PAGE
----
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Olives from the tree

December 4, 2009

Chaos theory at its finest.  Isn’t it strange how two random observations can come together in the mind?

A week or two ago cyber-friends Chris & Catherine updated their blog, The World is our Lobster.  At the risk of a paraphrase too far, they decided to step out of the rat race and take a different track.  They sold their home, quit their jobs and bought a camper van to allow them to tour Europe.  Actually, the order was rather different and a massive amount of planning went into their adventure.

They are currently in Italy, in Hector the campervan, having done about 4,500 miles so far.  Their intention is to visit all 47 countries in Europe; for an explanation of how they decided on 47 it’d be best to read their RAQs/FAQs.  All being well we hope to see them in Cyprus early next spring.

While they were back in Northern Italy Catherine complained that her idyllic image of wandering through olive grove was being ruined by the olive harvest.  Poor old Hector’s roof was, once more, at risk from falling things as they were parked under a tree due to be harvested.

However, keen to see the benefits of all the work that goes into harvesting olives they tried olives straight from the tree … and were not impressed.

“Four hours for one tree! I taste an olive and it’s disgustingly bitter, obviously the cheap oil variety rather than the marinate-in-garlic type.”

We sometimes exchange emails with them after each weekly update but didn’t get a chance that week.  Had we been able we intended to mention that olives are not edible straight from the tree, not something we knew until we arrived here.   They need to be split and washed and soaked in a brine solution.  The brine solution needs to be changed every three days.  This part of the process takes at least a couple of weeks.  Then, and only then, are the olives fit to be tasted and possibly flavoured.

All of which begs the question;  who first discovered that the olive becomes edible when treated in this way?

Anyway, we didn’t get the chance to email them and then the moment passed and then the whole thing disappeared from the mind.  Until this week, thanks to the UK’s Telegraph newspaper.

Their Personal Finance section has a regular finance/entertainment cross-over piece where a celebrity is asked about how they handle money.  Articles typically cover types of investments, property purchases, financial mistakes, the importance of family and lessons learnt.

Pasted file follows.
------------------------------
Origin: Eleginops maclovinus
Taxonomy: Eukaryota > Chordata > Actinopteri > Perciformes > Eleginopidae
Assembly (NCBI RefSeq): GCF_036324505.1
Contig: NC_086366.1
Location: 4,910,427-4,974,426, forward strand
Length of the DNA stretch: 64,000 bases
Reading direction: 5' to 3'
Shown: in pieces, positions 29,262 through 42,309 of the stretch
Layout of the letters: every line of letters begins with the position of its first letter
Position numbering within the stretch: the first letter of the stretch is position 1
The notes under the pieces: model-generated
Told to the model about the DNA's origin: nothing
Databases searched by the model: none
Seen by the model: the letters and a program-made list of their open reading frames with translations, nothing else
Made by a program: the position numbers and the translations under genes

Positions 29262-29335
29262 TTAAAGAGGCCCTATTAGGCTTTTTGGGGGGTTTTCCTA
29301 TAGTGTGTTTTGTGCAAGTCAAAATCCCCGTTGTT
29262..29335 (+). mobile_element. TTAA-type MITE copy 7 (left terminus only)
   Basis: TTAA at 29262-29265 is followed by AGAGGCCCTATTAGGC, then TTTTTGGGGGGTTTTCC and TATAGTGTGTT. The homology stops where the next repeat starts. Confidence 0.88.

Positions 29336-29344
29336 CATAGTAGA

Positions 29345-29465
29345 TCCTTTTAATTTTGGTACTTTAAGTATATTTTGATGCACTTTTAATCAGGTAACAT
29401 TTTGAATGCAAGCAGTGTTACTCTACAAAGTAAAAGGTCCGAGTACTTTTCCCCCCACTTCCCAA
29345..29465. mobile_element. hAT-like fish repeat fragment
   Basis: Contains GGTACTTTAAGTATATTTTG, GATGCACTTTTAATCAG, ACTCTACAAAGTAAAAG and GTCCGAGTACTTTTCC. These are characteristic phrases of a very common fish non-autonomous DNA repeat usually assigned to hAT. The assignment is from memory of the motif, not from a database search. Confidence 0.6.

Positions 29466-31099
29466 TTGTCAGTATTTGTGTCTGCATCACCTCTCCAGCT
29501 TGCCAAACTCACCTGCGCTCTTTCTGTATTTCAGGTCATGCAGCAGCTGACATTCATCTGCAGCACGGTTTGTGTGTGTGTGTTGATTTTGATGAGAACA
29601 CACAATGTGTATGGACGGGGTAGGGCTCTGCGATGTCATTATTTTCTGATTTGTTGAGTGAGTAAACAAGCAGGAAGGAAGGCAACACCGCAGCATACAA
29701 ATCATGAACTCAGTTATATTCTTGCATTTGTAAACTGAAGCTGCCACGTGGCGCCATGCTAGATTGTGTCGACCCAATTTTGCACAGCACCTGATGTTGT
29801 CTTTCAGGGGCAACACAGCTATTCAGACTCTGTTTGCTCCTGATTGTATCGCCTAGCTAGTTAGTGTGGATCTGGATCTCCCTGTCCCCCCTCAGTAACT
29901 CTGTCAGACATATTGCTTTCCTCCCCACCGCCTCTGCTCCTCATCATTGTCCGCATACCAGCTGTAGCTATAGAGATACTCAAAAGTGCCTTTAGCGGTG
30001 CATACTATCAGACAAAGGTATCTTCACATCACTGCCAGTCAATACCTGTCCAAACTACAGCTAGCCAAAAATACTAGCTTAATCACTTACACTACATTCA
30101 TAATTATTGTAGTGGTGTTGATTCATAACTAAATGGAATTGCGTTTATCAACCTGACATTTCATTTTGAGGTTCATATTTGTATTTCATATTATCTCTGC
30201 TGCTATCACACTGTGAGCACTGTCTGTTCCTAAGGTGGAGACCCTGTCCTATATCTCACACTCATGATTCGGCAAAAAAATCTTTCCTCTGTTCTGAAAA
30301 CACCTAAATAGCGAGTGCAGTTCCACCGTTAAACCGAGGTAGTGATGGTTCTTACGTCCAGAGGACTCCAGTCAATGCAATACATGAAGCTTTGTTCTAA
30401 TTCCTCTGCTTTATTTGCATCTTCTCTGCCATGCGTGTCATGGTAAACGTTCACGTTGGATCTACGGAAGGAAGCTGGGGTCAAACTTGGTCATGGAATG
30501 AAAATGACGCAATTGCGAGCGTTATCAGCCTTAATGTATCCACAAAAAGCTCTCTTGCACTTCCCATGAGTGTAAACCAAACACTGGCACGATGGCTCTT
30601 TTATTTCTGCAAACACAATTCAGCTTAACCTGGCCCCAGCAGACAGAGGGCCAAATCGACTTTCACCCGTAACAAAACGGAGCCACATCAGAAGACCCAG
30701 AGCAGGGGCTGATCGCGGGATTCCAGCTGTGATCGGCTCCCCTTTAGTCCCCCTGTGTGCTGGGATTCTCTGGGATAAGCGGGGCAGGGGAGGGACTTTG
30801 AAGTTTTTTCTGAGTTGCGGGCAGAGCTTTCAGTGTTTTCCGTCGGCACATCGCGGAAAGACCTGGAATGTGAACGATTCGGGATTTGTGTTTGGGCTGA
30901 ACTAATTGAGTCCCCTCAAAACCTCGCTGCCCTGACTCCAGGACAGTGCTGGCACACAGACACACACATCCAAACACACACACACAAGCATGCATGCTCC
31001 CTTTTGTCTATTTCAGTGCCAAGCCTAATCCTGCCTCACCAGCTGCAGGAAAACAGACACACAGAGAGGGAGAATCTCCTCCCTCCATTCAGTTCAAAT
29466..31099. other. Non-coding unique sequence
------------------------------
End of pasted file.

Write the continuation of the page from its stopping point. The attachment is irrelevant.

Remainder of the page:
This week’s interviewee was Peter Andre.  Peter has strong ties to Cyprus, his family are Greek Cypriot and many of them still live on the island.  He visits regularly and he refers to it as his second home; he and his ex-wife Jordan/Katie Price built a large house over towards Pervolia.  During his acrimonious separation from his wife he came to the island to be with by his extended family.  Occasionally we see him and members of his family in Larnaca.

In the Telegraph he comes across as surprisingly level headed.  Presumably the reason for agreeing to the article was to put behind him much of the recent speculation and gossip about his life.  The aim of the piece seems to be to get across how down to earth he is.  How important family is to him.  How he’s worked hard to stay close to his roots.

WHAT DIFFICULT LESSONS HAVE YOU LEARNED ABOUT MONEY?

I think the biggest problem people have is spending money before they earn it. If you learn to live so big, there will come a time when the money isn’t flowing in, so what do you do?

Yes, I do have a beautiful home in Cyprus, and dad and I like to sit outside and eat olives right from the tree. We do love the simple things. Making a conscious effort like that does make it easier to adapt your lifestyle if you’re ever forced to.

So, until we moved here we didn’t know the work that goes into making olives edible.  Neither did our fellow cyber-blogging friends.  But Peter Andre … how is it he, with his time spent here and with his family and still close to his roots, didn’t know?

The full interview is here.  We’ll leave you to wonder whether one careless statement may lead to people wonder about the remainder of the piece.

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